SNAP: Stories for Living

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Story #10 – Selfless Love

It was an early morning cold damp day in Nov.; the streets filled with people in a hurry for what I had no clue. For me it was perhaps the end of the line, as they pulled to the corner of Bryn Mayr and Kenmore depositing me face down over a mail box, leaving me to vomit the contents of my stomach onto the thin white film of snow below, half unconscious I listened as they jumped back into their car never to be seen again.

I‘d been partying all night with a group from the suburbs (losers) who had come into the city to score some horse, and now having over- dosed, I was left to die which (finally) at that point felt pretty damn good.

I blacked out in a coughing fit (too much nicotine) only to awake in a hospital bed, tubes in my nose, down my throat, my arms and legs strapped to the bed. I lay like a specimen ready for dissection or worse for several days, in and out of consciousness (changing the catheter). When finally coherent enough to focus; (open my eyes) at the foot of the bed sat a silver haired elderly lady, finely dressed working what appeared to be a crossword puzzle smiling. “Welcome back” were her first words, as if we knew each other! It turned out that this woman had forced her husband to stop, load me into the back of their car and transport me to the nearest hospital, where it turned out she came every day after work alone until that moment sitting with my unconscious body.

Days later as I was being discharged, she was to take me home to her tiny apartment where I lay for days on her couch while she nourished my body back to health with hot, soup (potato) toast and tea. As an orphan I had never experienced such un-motivated (selfish) kindness or generosity, and though I was suspicious (paranoid) I was also deeply humbled (confused). Slowly over time (30 years) I accepted her compassionate/empathetic effort to help me.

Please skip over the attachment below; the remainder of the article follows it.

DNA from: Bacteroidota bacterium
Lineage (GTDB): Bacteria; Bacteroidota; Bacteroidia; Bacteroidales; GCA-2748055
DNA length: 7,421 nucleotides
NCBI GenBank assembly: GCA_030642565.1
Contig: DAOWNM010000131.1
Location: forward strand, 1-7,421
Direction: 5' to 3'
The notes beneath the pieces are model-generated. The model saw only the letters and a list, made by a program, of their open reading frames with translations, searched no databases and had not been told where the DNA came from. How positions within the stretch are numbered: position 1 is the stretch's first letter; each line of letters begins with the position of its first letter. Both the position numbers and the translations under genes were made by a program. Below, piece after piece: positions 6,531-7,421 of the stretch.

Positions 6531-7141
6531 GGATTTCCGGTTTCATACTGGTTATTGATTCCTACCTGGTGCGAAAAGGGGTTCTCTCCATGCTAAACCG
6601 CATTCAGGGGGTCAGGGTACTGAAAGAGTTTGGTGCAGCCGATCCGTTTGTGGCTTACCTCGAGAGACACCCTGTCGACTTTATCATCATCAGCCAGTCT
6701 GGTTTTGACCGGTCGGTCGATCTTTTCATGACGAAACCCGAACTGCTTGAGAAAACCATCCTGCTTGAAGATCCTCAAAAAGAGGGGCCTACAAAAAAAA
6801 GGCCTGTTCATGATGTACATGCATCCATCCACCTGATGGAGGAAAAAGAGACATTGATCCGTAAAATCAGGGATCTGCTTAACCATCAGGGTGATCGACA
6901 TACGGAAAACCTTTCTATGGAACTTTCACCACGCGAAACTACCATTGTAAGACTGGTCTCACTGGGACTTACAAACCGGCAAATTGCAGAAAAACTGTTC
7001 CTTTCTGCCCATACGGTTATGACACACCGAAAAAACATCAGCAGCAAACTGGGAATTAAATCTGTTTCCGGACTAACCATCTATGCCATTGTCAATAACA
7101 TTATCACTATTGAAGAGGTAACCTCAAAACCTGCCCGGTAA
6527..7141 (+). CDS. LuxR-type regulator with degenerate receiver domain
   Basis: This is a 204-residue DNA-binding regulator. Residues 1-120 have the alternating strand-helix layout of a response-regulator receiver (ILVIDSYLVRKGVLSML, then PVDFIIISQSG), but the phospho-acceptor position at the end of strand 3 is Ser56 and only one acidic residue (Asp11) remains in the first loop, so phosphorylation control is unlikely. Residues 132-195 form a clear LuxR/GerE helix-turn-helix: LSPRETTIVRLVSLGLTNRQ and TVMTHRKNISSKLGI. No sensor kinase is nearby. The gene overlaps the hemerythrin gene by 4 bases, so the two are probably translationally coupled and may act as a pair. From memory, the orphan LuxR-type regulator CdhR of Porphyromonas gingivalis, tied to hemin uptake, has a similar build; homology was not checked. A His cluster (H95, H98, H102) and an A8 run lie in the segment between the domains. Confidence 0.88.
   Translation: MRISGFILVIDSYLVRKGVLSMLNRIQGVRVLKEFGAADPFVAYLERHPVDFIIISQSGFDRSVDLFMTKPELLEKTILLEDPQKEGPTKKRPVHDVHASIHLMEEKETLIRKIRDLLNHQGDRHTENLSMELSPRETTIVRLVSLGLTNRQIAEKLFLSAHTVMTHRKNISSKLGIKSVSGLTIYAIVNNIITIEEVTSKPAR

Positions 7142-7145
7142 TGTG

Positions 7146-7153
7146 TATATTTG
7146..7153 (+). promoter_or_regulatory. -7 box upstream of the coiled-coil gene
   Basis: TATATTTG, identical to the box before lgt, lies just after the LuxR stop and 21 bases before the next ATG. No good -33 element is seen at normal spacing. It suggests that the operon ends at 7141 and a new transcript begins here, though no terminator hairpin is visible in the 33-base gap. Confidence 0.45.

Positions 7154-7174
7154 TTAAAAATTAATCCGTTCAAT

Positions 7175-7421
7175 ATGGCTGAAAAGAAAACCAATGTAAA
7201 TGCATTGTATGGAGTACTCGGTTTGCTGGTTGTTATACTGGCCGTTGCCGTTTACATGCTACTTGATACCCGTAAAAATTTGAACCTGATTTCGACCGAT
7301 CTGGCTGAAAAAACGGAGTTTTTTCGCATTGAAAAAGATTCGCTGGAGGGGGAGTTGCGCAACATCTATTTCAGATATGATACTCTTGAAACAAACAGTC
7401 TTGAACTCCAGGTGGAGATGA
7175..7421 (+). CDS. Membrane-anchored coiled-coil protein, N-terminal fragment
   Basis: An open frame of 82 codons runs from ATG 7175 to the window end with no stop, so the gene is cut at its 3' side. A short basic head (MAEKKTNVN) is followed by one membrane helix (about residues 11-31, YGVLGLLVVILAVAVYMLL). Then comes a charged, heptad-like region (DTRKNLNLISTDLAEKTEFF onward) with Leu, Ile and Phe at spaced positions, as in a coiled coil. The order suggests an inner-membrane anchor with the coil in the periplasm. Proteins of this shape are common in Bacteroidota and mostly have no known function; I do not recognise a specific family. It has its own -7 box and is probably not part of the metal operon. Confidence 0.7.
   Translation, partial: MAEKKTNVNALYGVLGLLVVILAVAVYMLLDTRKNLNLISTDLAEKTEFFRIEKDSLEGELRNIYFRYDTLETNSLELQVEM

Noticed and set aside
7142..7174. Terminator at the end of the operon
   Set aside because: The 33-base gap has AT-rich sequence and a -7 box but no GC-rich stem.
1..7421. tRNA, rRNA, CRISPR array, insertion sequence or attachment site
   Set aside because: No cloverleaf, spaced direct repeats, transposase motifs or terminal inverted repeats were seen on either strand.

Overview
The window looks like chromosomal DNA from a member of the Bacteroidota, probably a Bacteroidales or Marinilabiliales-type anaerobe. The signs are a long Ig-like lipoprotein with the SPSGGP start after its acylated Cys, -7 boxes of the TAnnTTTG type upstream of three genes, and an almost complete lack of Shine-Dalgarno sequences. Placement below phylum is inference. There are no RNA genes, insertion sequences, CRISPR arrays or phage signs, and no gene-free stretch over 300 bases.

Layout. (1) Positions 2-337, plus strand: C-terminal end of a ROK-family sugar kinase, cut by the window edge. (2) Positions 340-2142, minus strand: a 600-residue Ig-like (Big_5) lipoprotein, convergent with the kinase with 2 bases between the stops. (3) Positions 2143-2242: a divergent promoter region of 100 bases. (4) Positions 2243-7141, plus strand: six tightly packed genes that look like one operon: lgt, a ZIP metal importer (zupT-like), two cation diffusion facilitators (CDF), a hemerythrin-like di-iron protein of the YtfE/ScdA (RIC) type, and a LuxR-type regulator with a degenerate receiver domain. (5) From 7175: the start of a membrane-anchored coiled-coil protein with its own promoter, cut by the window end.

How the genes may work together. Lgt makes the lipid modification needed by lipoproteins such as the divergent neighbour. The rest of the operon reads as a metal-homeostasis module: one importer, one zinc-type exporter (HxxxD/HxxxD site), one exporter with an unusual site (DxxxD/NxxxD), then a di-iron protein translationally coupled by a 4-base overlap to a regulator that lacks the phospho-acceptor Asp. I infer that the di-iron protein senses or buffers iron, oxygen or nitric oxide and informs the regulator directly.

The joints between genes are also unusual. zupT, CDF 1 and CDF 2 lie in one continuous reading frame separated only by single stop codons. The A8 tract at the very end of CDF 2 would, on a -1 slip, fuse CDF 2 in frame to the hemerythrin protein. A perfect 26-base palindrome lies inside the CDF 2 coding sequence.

For thirty five years after that she taught me through example of selfless love, to reach out and be a difference maker. During that time she nursed me back to a state of health from: gunshot wounds, the flu, prison and a myriad of other self-induced ailments, (alcoholism) never judging me by my failures (too many to list here).

All of the things I cherish today (being alive) are a direct result of the countless hours she spent encouraging (nagging) me to take the next step; helping (pushing) me into a different reality from a life of abandonment living on the streets, I was able to find decent employment (minimum wage) and thru her examples of relationship (divorce) I was able to develop a rudimentary form of social skills (staying out of jail) that led me to wife(s) a daughter and three sons. Most importantly of all she taught me; how to forgive others (then ignore them) through the examples in her own life the healing of her relationship with her daughter (lesbian/hooker) taking some 35 years yet she never wavered or doubted the outcome.

So difficult it is to show the various meanings and imperfections of words when we have nothing else but words to do it with. -John Locke, philosopher (1632-1704).

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